Edinburgh 'can't compete' at top of Pro14 during pandemic - Richard Cockerill

Edinburgh head coach Richard Cockerill
Richard Cockerill thinks budget priorities might have to change

Edinburgh head coach Richard Cockerill says it is not "realistic" to expect Scotland's two sides to compete at the top of the Pro14 during the pandemic.

Cockerill's side were thumped 50-10 by reigning champions Leinster on Monday.

But Cockerill points out that the Scotland squad is unable to send players back to Edinburgh and Glasgow Warriors because of Covid restrictions.

"Covid has hit everybody hard and we as a Scottish nation don't have the depth in numbers," Cockerill said.

The national squad has been "ring-fenced" during the pandemic, meaning head coach Gregor Townsend has been unable to send players not involved in the Autumn Nations Cup back to their clubs.

Meanwhile, Cockerill pointed out that Edinburgh's budget for back-up players had also been cut because of the pandemic.

"Our squad depth has been tested and tested again and, when you come to Leinster who have the depth they have and quality they have, fair play to them, we're just not good enough to compete," he said.

"It's disappointing, you want to be more competitive, but the reality is that we just can't be with the players we have missing and the injuries we have and the budgets we have."

Cockerill expects his club, whose side sit second bottom of Conference B, and Glasgow to sit down for talks after the current international period is over.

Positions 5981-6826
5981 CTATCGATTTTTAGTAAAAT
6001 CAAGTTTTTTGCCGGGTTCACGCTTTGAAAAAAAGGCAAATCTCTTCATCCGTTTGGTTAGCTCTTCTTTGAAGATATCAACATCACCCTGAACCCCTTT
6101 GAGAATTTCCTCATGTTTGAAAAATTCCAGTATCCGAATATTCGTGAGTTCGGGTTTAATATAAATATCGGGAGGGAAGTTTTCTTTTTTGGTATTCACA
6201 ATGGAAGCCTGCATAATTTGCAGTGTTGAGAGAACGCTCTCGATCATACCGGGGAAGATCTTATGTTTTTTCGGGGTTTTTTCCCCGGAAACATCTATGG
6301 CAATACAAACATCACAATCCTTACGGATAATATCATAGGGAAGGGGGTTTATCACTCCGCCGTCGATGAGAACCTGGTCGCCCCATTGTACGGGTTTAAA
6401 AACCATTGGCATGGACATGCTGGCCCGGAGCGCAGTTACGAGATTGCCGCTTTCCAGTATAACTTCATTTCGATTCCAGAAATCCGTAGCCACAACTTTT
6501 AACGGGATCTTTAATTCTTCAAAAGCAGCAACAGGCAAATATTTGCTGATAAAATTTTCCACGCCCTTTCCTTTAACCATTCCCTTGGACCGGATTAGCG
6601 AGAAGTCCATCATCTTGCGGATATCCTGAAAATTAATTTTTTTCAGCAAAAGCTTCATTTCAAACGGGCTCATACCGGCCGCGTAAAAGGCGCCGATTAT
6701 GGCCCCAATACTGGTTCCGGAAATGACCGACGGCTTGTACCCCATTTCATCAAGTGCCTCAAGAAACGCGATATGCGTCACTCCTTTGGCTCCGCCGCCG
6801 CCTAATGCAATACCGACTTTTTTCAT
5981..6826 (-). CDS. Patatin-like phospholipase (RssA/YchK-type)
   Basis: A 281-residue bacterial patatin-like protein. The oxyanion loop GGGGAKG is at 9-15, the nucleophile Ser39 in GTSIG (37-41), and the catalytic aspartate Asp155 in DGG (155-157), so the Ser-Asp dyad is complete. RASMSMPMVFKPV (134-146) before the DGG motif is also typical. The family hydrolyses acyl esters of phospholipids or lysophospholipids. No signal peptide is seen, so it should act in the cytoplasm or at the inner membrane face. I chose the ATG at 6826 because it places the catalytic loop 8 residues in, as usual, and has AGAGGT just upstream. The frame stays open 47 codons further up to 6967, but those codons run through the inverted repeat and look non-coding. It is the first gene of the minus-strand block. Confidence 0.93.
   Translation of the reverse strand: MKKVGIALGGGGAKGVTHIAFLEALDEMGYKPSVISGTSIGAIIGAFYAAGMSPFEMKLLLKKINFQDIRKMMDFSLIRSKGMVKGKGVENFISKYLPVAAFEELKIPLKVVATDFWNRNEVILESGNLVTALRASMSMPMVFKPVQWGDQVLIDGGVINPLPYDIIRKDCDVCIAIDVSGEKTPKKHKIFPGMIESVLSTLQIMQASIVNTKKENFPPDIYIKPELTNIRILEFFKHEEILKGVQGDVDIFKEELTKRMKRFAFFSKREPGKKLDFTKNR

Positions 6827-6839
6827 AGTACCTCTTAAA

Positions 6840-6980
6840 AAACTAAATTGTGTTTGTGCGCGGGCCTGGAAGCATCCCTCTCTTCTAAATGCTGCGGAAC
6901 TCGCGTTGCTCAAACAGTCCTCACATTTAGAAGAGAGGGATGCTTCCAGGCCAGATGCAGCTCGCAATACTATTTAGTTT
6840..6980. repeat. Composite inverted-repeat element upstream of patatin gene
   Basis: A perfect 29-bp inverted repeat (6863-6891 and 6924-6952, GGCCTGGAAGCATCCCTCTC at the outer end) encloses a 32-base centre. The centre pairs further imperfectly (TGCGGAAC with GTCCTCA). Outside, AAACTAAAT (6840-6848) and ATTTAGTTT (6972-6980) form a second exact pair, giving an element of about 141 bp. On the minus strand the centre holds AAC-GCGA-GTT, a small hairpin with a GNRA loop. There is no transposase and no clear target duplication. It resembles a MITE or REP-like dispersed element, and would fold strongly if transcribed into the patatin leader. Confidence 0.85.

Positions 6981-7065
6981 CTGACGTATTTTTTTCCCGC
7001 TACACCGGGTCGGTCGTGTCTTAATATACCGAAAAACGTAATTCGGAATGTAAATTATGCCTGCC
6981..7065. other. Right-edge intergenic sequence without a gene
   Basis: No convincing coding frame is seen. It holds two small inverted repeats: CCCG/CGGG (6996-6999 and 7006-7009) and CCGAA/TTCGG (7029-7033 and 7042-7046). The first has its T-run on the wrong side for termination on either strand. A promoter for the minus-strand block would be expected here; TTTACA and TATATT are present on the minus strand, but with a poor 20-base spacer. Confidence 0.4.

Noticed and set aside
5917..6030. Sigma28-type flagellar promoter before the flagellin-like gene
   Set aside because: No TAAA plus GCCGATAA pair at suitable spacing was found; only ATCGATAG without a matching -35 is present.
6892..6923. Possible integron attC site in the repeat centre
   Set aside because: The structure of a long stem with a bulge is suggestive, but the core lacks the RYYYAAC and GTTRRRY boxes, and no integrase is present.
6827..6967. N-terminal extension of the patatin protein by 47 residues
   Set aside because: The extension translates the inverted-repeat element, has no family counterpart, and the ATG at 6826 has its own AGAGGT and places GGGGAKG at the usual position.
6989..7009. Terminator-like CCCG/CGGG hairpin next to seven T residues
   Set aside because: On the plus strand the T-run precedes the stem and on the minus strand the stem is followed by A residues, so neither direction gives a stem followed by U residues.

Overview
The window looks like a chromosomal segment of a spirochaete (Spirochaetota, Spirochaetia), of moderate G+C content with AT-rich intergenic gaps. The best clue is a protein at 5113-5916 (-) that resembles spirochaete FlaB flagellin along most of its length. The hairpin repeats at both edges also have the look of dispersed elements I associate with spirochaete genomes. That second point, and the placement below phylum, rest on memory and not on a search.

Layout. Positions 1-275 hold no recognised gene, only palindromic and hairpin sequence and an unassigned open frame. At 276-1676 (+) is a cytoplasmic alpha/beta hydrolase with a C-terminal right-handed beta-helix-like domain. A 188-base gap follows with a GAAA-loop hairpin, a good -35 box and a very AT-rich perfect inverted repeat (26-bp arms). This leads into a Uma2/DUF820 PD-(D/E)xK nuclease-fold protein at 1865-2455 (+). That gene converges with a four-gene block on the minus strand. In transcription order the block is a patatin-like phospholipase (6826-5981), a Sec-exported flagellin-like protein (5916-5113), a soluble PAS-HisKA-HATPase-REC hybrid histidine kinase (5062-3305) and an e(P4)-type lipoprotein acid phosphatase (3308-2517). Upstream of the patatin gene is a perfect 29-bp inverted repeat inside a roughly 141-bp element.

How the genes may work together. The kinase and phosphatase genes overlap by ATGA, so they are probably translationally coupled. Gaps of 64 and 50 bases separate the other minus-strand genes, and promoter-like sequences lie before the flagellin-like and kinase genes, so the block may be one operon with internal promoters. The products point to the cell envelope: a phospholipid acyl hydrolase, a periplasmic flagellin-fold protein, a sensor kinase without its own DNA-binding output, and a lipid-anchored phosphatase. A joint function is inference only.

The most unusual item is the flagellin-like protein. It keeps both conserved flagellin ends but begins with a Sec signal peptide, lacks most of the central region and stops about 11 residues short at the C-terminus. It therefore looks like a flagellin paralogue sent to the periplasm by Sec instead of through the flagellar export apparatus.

He admits "it's a snapshot in time" but stressed: "If we all accept that, when there are test matches on, the possibility is your club teams are not going to be competitive, we have to accept that and everybody has to understand there will be less expectation, or you fund it differently and expect to be more competitive when guys are away."

Cockerill pointed out that he was having to play young players who would normally be gaining experience in Scotland's domestic top flight and he has urged them to "not be too down" after their defeat in Ireland.

He admitted that Leinster were also not at full strength either but thought Edinburgh were "victims of our own success" for having more players involved than previously with Scotland.

"It is unrealistic to think you're going to come here and roll this team over," he said. "If you look at the quality of their two locks, two of their three back rowers are pretty much world-class players."

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